The early reviews are in for the Palm (PALM) Pre, and the news for the bulls is mostly good.
In general, the phone is seen as a worthy rival for the Apple (NASDAQ:AAPL) iPhone, with additional features like a removable battery a a physical keyboard. Both the Web OS software and the industrial design of the Pre are getting raves. There certainly are some nits, though. Some reviewers were disappointed with the battery life; almost all noted the relatively primitive state of Palm’s answer to the Apple App Store, which features very few applications so far - not surprising since the company has yet to make an SDK widely available. There were even generally positive comments about the Sprint (NYSE:S) network, which some reviewers noted to be faster than the AT&T network used by domestic Apple iPhone customers. (Although there was also some discussion of whether you might want to wait until Verizon (NYSE:VZ) ships a version of the phone, which it is in theory expected to do early next year.) A couple of other quick things to keep in mind: you can’t use the phone in other countries at this point - at least until they get around to shipping a GSM version - and the service plans really are somewhat less expensive than what iPhone customers pay AT&T.
Here are some brief excerpts of some of the early reviews:
- Walt Mossberg, The Wall Street Journal: “I consider the Pre to be potentially the strongest rival to the iPhone to date, provided it attracts lots of third-party apps, which it sorely lacks at launch,” he writes. “Its design is much better than that of the two other main iPhone-class competitors: the T-Mobile G1, which uses Android, and RIM’s touch-screen BlackBerry Storm. Whether the Pre is better than the iPhone depends on your personal preferences, though I’d note that the new iPhone to be unveiled next week will have lots of added features that could alter those calculations….All in all, I believe the Pre is a smart, sophisticated product that will have particular appeal for those who want a physical keyboard. It is thoughtfully designed, works well and could give the iPhone and BlackBerry strong competition - but only if it fixes its app store and can attract third-party developers.”
- David Pogue, The New York Times: “The Pre…is an elegant, joyous, multitouch smartphone; it’s the iPhone remixed…So do the Pre’s perks (beautiful hardware and software, compact size, keyboard, swappable battery, flash, multitasking, calendar consolidation) outweigh its weak spots (battery life, occasional sluggishness, ringer volume)? Oh, yes indeedy. Especially when you consider that Verizon Wireless has announced that it will carry the Pre “in the next six months or so. Can you imagine how great that will be? One of the world’s best phones on the nation’s best cell network? If the story of Palm’s rise from the ashes really is like a movie plot, then that twist will give it one heck of a happy ending.”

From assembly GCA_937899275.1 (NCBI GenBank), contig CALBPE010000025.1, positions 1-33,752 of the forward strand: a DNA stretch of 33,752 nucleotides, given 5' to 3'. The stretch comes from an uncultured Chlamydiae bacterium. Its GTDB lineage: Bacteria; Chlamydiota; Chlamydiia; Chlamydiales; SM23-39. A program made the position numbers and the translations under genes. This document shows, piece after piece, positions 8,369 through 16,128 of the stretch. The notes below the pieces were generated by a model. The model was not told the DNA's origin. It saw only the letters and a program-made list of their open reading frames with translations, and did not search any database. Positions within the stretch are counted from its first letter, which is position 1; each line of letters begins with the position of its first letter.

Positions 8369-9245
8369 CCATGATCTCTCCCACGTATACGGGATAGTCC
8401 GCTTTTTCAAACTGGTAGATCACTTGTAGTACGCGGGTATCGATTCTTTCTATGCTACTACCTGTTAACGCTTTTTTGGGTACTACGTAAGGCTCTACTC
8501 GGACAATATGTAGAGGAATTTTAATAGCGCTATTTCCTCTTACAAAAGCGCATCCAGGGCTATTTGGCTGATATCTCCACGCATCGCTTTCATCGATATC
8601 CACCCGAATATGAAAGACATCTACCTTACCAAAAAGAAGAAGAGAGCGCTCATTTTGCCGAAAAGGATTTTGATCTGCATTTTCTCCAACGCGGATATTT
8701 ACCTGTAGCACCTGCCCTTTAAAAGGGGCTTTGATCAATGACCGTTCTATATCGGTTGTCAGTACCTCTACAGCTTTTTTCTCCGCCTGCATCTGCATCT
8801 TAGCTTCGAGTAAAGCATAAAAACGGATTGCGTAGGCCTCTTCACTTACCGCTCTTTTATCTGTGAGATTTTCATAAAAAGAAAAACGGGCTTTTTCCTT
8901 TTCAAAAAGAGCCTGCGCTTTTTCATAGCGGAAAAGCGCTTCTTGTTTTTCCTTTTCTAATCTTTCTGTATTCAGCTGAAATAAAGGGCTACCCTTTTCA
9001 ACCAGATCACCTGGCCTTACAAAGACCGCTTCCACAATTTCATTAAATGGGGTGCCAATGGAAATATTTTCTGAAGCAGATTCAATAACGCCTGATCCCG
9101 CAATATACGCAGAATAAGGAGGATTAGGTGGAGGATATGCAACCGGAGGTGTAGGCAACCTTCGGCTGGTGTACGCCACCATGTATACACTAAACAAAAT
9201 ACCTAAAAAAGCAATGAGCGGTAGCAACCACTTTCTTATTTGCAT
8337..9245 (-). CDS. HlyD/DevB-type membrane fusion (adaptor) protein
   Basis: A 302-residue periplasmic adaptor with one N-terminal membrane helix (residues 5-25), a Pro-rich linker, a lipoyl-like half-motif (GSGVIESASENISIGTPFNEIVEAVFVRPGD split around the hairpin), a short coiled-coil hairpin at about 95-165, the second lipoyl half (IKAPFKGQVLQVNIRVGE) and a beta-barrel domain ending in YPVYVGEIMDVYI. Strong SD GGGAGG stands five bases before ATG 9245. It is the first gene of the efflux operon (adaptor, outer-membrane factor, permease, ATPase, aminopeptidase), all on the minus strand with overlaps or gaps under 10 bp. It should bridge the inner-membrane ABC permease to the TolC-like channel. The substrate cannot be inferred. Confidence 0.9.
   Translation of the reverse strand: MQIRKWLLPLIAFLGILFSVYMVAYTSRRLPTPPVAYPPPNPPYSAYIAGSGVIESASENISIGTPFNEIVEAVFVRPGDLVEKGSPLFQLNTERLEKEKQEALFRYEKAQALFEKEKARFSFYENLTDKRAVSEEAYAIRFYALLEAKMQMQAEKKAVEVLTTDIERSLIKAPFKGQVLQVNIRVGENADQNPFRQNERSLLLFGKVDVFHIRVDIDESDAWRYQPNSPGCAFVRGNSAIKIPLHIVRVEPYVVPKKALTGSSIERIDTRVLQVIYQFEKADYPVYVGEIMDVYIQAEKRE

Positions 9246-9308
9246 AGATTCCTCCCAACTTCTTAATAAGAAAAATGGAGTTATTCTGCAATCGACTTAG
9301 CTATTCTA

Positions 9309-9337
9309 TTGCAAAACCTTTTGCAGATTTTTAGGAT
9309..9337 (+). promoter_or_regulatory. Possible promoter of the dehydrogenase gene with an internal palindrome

- Joshua Topolsky, Engadget “To put it simply, the Pre is a great phone, and we don’t feel any hesitation saying that. Is it a perfect phone? Hell no. Does its OS need work? Definitely. But are any of the detracting factors here big enough to not recommend it? Absolutely not. There’s no doubt that there’s room for improvement in webOS and its devices, but there’s also an astounding amount of things that Palm nails out of the gate…the Pre moves the game forward in a very real way.”
- Jason Chen, Gizmodo “Think of it like this. The software is agile, smart and capable. The hardware, on the other hand, is a liability. If Palm can get someone else to design and build their hardware—someone who has hands and can feel what a phone is like when physically used, that phone might just be one of the best phones on the market… I’m bored of the iPhone. The core functionality and design have remained the same for the last two years, and since 3.0 is just more of the same, and—barring some kind of June surprise—that’s another year of the same old icons and swiping and pinching. It’s time for something different. The Pre may have hardware that’s worse than the G1/G2, but the whole package—the software and the hardware—isn’t bad. It’s good. It’s different. That’s something we can get behind. I can’t wait to see what Palm gets dealt in their next hand.”
On Wednesday, PALM shares slipped 47 cents, or 3.6%, to $12.49.